How an alternative business model helps companies retain visibility and increase speed to market but remove day-to-day struggles.
The pharmaceutical and biotech industries are consistently looking for ways to bring biologics to market quickly, safely, and cost-effectively.
One way has been to outsource their drug discovery and development efforts. The market research firm Kalorama Information predicts over half of drug discovery will be outsourced to contract research organizations by 2021.
But companies can also insource a CROs expertise to save money and help move their drugs through the pipeline quickly. Insourcing is when a company, in many cases a CRO, is hired by a pharma, biotech, academic or other institute to staff their internal laboratories. The staff hired become employees of the CRO and therefore all of the human resource components of the staff fall on the CRO and not the pharma company. The CRO uses their scientific and operations expertise in running the assays to streamline the laboratory saving the client time and money and relieving the pharma of non-core activities.
Charles River got into the insourcing market nearly two decades ago to help out a single client who needed a lab tech. Out of that evolved a portfolio that now exceeds 7% of Charles River’s international workforce.
Charles River has over 800 scientists, laboratory technicians, and managers occupying “insourced” space in government, academic, and commercial laboratories helping them to run their facilities more efficiently and cost-effectively. The work ranges from managing a vivarium for a leading teaching hospital to helping companies meet regulatory requirements for their biologics. We have dispatched workers to natural disasters, deployed a team to cover an animal research facility when their workers went out on strike, and offered lab support to BSL-2 and BSL-3 labs.
What are some ways insourcing can work?
Let’s say, for instance, that you are a drug company developing a biosimilar to compete against one of the many biologics going off patent. You have the lab space but you lack some of the internal expertise for the development and execution of assays to determine comparability to the originator molecule. Why not look to an insourced model to be able to find and hire that talent for you and then use their internal scientific knowledge to develop, validate, and execute those assays for you. Less time investment from you and more efficient outcomes.
Or maybe you are a research hospital doing millions of federally-funded mouse projects. You might insource a veterinarian to oversee the vivarium and manage the vivarium’s staff.
Strong partnerships can also be built with the public sector using insourcing capabilities. Nearly a decade ago, Charles River opened a 52,000-square-foot facility at the National Cancer Institute (NCI) that supplies NCI scientists with customized mice and maintains a tumor repository.
These are examples of how Charles River is seeing clients use insourcing effectively.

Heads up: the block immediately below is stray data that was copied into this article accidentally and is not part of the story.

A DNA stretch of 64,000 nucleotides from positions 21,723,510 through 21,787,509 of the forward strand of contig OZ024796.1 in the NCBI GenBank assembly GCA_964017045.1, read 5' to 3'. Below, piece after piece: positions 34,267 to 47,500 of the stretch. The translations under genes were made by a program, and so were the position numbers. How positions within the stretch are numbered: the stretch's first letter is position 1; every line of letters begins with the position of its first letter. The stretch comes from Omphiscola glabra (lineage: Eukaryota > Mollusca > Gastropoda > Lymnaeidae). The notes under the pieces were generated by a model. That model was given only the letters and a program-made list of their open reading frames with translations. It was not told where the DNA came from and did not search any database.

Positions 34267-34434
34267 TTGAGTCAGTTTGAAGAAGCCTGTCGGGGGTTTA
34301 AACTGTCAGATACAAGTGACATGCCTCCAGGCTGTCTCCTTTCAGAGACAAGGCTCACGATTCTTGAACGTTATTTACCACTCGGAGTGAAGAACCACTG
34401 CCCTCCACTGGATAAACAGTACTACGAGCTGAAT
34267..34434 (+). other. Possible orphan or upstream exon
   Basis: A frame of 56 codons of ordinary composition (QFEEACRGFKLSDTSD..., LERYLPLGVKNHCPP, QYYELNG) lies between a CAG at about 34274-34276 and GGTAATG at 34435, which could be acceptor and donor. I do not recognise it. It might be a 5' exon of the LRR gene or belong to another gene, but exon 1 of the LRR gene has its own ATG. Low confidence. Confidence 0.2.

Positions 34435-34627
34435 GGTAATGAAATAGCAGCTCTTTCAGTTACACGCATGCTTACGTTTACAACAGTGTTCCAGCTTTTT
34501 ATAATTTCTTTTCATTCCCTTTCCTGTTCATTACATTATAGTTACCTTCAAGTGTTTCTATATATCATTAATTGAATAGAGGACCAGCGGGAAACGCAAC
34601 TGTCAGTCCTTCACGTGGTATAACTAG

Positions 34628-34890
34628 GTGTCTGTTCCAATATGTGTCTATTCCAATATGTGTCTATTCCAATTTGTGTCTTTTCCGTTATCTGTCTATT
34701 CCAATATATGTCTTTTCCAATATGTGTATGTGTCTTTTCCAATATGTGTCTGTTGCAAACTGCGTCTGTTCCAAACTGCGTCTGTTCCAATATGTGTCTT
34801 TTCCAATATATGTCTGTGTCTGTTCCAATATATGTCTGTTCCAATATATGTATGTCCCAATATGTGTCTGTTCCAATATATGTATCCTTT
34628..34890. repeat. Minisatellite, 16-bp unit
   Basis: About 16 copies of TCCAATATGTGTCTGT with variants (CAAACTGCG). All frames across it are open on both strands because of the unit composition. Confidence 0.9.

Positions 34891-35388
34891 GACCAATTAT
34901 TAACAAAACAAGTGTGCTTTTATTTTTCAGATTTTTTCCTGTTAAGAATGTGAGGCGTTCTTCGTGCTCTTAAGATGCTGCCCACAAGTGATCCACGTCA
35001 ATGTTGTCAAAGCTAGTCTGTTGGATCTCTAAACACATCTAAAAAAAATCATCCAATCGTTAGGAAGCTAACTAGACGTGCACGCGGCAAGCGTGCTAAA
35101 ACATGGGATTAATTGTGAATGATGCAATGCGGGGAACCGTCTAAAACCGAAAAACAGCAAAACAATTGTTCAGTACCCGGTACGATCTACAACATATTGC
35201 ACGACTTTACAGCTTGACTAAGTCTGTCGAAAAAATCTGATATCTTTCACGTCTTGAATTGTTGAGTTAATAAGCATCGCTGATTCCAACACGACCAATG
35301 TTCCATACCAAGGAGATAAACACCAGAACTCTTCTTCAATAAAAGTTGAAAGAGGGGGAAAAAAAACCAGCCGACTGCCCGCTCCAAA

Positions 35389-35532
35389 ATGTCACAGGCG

Charles River currently holds a multitude of insourcing contracts and while we are the largest provider we are by no means the only one. A number of other firms also offer insourcing services as companies realize the value of using outside experts to staff their facilities. They help companies apply much needed efficiencies that allow them to cope with the increasingly challenging environment they face. The main differentiator to other companies offering this service, is that we are far from a temporary staffing agency. Our employees are full-time Charles River employees that are seamlessly integrated into the customer’s space executing the customer’s vision and mission.
Insourcing vs. Outsourcing
So what are the key differences between outsourcing and insourcing? While outsourcing allows a company to send work out to CROs that they cannot do internally, insourcing gives companies the ability to use laboratory space that they may already have and keep the operations on-site that they may not have the expertise for but may want to have the visibility and proximity around. Where outsourcing was often built on bids for lowest-cost services, insourcing requires a deeper relationship and partnership between the company and the CRO that is providing the insourcing. What’s interesting though is that insourcing and outsourcing can work together. Companies may have a laboratory that is insourced on site however they have ebbs and flows of work into that laboratory. When the amount of work coming into the insourced lab exceeds what it can handle, why not use the CRO’s outsourcing capabilities as a back-up to the internal lab. You can quickly send out your overflow work and keep the timelines you set in place.
Looking ahead, it is unlikely that insourcing will replace outsourcing or that insourcing will fade away. More likely, we will see companies embrace both tactics depending upon the situation. If a biotech has a new drug in the pipeline and wants to focus on its core business and what it does best, it will likely need insourced staff to keep the trains running on time. Conversely, contract research organizations will continue to provide safety assessment, GMP testing, and, increasingly, early discovery research for large pharmaceutical companies.
In other words, flexibility will be key.